2.3. Statistical Analysis

A one-way analysis of variance (ANOVA) was used to compare chronological age, while chi2 test assessed the distribution of females and males, participants with subjective left-handedness or ambidexterity, and participants with a family history for left-handedness and ambidexterity between the patient and control groups. Separate one-way ANOVAs compared age of disease onset, disease duration, and number of stressful events prior to illness between the patient groups.
A multivariate ANOVA with chronological age and sex as covariates (MANCOVA) compared the EHI scores for the 20 hand-related items between the patient and control groups; based on Bonferroni’s rule for 20 pairwise comparisons, the significance level was set at p < 0.002; an ANCOVA with the same covariates compared the LQ scores between the patient and control groups. Separate MANCOVAs compared the foot and eye item scores.
A multiple stepwise regression analysis was conducted to explore the power of chronological age, sex, and family history of left-handedness or ambidexterity to determine the EHI factors and LQ in the whole participants group. In the whole patients group, regression analysis evaluated the relationship of the LQ and EHI factors to diagnosis (IM, noIM_brain, noIM_nobrain), age of seizure onset, and disease duration.
A factor analysis based on a principal component analysis with an eigenvalue equal to one was used to evaluate the distribution of 22 EHI scores; each score was attributed to one factor based on a factor loading ≤ 0.5. Cronbach’s alpha test provided an index of internal consistency of all EHI scores, while chi2 tested the association between the LQ classes (right-handedness, left-handedness, ambidexterity) and the subjective perception of left-handedness or ambidexterity (yes/no).

3. Results

3.1. Participants

Three hundred thirty-four patients who had received compulsory schooling, with or without a high school degree, were evaluated and divided into three groups according to the diagnosis provided by the treating neurologist. The first group (IM) included patients with immune-mediated diseases of the central or peripheral nervous system (multiple sclerosis, recurrent optic neuritis, retrobulbar optic neuritis, systemic lupus erythematosus or other cerebral vasculitis, sequelae of post-infectious encephalitis, meningo-radiculo-neuritis, polyneuritis, myasthenia). The second group (noIM_brain) included patients with non-immune-mediated brain diseases (venous angioma, glioma, lymphoma, migraine, olivopontocerebellar atrophy, sarcoidosis, pseudobulbar syndrome, epilepsy, sequelae of head trauma, chronic ischemia, motor neuron disease, spastic paraparesis). The third group (noIM_nobrain) included patients with non-immunological diseases of the spinal cord or peripheral nervous system (tumor, chronic cervical or lumbar radiculopathy, diabetic polyneuritis, trigeminal neuralgia, VIII cranial nerve neuropathy, peripheral asymmetric or segmental neuropathy, cervical myelopathy).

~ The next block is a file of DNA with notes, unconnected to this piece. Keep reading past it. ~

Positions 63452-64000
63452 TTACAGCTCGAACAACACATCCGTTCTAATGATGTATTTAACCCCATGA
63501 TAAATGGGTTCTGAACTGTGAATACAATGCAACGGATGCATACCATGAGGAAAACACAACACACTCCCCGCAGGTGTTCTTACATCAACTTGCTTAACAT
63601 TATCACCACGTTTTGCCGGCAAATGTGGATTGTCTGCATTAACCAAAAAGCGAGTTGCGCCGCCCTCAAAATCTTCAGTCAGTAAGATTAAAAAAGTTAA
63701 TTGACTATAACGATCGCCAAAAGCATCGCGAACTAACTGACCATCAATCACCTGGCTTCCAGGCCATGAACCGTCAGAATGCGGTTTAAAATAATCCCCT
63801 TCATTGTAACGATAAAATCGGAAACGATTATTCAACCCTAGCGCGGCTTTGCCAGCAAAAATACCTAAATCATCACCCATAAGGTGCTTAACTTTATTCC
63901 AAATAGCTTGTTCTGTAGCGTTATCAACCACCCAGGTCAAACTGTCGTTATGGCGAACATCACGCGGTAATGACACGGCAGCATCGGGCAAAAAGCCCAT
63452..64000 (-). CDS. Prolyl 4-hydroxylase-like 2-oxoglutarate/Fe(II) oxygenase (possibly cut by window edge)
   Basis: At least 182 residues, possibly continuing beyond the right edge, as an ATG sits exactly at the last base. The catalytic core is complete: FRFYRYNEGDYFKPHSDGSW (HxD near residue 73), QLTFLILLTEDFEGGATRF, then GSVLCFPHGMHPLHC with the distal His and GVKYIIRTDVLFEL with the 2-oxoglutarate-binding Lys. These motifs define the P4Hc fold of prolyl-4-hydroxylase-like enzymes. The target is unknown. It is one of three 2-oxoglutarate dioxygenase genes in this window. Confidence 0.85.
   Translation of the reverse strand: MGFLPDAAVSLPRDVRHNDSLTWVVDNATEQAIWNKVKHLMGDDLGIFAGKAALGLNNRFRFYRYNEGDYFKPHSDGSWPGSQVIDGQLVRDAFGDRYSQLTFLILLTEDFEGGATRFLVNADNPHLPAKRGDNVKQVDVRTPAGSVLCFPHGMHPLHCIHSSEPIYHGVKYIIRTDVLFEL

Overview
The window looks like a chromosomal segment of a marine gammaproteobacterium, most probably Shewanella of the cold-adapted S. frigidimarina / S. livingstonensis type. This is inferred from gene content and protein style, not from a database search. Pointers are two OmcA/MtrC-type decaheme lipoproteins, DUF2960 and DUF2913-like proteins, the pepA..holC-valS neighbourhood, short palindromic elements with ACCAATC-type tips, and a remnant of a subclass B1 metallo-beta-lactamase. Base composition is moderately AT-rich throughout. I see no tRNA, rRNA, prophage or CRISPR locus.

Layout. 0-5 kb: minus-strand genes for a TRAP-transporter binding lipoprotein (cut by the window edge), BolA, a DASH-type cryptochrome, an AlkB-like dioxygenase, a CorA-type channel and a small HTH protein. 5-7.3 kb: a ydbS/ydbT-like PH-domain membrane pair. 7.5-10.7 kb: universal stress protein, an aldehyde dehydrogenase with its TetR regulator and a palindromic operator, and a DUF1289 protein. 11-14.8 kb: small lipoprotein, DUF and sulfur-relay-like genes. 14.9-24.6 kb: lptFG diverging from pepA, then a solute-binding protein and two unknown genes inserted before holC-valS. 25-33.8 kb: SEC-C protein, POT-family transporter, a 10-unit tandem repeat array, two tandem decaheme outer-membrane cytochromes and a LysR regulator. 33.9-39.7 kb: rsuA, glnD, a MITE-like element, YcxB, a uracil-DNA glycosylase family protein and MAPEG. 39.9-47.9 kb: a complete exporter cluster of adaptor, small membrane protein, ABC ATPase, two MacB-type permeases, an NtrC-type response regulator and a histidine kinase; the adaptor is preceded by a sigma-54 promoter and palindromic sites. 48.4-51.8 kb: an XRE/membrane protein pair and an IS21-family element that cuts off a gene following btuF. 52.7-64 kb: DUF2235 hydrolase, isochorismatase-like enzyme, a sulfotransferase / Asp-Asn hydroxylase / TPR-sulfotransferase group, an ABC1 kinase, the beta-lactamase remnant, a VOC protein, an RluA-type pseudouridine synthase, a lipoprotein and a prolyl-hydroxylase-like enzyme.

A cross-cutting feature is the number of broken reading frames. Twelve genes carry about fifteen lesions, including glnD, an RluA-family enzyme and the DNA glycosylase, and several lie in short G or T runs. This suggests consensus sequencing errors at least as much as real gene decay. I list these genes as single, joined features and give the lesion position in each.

Forty healthy subjects were the controls. Sex distribution differed among the four groups [chi2(3) = 9.52, p = 0.023] due to there being more women in the control and IM groups. There was also a significant difference in chronological age [F(3370) = 5.75, p < 0.001] due to the younger age of the IM disease patients compared with the noIM_brain patients (p < 0.001). On the contrary, there were no between-group differences in subjective perception of left-handedness or ambidexterity and number of participants with a family history of left-handedness or ambidexterity. Comparisons of three patients’ groups yielded significant differences for the age of disease onset [F(2331) = 13,29, p < 0.001], disease duration [F(2331) = 5.42, p = 0.005], and number of stressful events prior to illness [F(2331) = 6.21, p = 0.002] due to earlier disease onset, longer disease duration, and more pre-illness stressful events in the patients with IM diseases in comparison with the noIM disease patients (Table 1).

3.2. Psychometric Properties of the Edinburg Handedness Inventory

3.2.1. Reliability and Convergent Validity

Cronbach’s test, used to analyze all EHI scores in all participants, yielded an alpha value of 0.77, indicating good internal consistency among the scores for the 20 hand-related items. chi2 showed a significant association between the number of participants classified by the LQ (left-handed, right-handed, ambidextrous) and by subjective perception of left-handedness or ambidexterity (yes/no) (chi2 = 147.38, p < 0.001).